Hundreds of Salvadorans demonstrated on Friday to denounce President Naguib Bukele’s plan to be re-elected to office after the end of his – theoretically only – term, as well as the imprisonment of “innocents” in the “war” he has waged against gangs for the past year and a half.

“Not to the re-election”, “not one more day”, one read on the placards held by the demonstrators, who mobilized on the day of independence of El Salvador.

“We are marching in unity to say no to the re-election” of the head of state, Sonia Urutia, head of the collective Front of Popular Resistance and Rebellion (Bloque de Resistencia Y Rebeldía Popular), told the press.

During the march, Judge Juan Antonio Duran emphasized that “re-election” of the president is something “absolutely prohibited” by the Constitution.

The Salvadoran president, 42 years old, has already announced that he will run for re-election in 2024. This announcement has sparked strong reactions, focused on whether this decision is compatible with the Constitution.

It was made possible by a controversial decision by Supreme Court judges appointed by the parliamentary majority, by definition favorable to the head of state, since his faction, the New Ideas party, controls the Salvadoran national delegation.

In September 2021, the constitutional division of the Supreme Court interpreted an article of the Constitution in a way that allows Mr Bukele to run.

The constitutional ban on seeking a second consecutive term in the presidency had been observed by all his predecessors.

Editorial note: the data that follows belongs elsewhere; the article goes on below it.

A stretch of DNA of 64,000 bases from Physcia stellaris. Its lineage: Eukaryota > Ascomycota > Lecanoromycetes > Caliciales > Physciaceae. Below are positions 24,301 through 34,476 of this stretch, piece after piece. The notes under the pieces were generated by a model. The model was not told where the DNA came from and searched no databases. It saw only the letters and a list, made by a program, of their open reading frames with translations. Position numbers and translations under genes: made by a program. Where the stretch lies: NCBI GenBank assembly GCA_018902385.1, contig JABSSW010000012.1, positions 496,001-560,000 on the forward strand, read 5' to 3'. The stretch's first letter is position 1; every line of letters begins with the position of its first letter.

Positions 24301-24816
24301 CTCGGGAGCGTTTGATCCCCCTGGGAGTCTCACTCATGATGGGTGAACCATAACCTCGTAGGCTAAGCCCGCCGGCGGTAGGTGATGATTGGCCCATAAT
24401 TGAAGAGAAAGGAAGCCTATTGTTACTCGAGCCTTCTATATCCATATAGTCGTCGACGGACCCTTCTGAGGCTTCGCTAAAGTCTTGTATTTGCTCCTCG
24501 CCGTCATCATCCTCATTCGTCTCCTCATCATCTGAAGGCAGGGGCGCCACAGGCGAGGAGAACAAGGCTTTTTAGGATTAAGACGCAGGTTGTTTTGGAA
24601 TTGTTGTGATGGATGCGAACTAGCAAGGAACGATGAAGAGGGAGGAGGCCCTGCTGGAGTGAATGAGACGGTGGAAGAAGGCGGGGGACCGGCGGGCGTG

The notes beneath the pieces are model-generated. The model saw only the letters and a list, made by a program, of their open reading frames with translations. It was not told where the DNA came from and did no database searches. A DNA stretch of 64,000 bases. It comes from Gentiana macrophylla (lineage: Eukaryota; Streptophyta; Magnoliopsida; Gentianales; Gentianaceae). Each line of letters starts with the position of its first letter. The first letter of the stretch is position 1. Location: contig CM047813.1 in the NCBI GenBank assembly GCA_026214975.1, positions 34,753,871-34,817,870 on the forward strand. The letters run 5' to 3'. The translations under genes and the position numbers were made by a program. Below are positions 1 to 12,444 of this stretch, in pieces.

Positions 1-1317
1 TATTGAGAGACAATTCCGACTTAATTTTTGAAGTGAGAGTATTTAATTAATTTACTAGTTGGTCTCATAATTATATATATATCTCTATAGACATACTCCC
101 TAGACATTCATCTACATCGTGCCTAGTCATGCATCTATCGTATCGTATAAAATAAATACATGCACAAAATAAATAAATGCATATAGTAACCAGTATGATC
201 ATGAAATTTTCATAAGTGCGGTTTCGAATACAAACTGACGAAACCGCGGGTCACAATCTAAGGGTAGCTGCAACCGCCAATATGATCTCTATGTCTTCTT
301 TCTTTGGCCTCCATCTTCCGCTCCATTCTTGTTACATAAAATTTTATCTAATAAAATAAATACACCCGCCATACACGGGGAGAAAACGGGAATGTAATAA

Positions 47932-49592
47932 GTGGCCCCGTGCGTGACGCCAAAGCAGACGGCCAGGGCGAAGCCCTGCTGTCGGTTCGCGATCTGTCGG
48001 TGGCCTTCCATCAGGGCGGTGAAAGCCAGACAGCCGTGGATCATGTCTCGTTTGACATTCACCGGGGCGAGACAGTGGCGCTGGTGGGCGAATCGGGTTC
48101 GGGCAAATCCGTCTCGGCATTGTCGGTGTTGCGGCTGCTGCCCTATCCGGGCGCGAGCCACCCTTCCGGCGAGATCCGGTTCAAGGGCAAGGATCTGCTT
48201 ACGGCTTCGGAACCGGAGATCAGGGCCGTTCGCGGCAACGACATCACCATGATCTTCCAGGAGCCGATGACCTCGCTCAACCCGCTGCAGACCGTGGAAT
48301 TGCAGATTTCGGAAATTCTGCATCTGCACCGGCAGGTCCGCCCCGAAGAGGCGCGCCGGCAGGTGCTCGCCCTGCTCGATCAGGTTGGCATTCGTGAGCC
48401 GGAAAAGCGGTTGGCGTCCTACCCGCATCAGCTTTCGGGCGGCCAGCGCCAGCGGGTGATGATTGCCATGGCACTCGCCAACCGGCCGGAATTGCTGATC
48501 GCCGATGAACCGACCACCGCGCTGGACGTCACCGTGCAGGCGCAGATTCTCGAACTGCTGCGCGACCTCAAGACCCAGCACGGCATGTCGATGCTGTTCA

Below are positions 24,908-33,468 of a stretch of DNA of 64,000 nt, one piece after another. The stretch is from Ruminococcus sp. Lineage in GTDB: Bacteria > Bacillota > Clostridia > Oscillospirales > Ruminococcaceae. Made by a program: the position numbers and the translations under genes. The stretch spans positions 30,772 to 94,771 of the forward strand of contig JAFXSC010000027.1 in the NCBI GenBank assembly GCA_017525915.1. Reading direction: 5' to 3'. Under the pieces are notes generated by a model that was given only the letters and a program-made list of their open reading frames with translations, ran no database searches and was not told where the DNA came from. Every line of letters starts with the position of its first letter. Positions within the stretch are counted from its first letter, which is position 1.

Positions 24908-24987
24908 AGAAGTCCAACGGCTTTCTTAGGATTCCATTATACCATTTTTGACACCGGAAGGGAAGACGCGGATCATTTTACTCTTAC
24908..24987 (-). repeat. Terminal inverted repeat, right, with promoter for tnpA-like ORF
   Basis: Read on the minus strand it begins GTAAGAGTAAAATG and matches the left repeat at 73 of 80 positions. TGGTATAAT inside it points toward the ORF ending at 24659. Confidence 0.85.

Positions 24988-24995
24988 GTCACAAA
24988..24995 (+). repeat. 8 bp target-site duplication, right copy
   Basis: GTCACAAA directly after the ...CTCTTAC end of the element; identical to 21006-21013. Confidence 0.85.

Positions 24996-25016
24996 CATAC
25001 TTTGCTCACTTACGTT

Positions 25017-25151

Opinion polls give Mr Bukele a huge lead. But while nine out of ten Salvadorans approve of the head of state’s actions in driving the “maras” – gangs – off the streets, the methods followed have been criticized by human rights groups and the UN, while analysts are concerned that practically in El Salvador power is exercised by one, who has no inclination to share it, while the mechanisms of control are in the hands of his faction.

Under the state of emergency he declared, authorities are making arrests without a court order. Some 72,600 people were taken to prisons, weighed down by suspicions that they belonged to gangs.

According to the authorities, about 7,000 people who had been arrested unnecessarily were released.

At the demonstration, Patricia Santamaria held a photo of her son, Alex Ernesto, 34, who was finally released “after being unjustly imprisoned since December 2, 2022,” despite “having a clean criminal record.”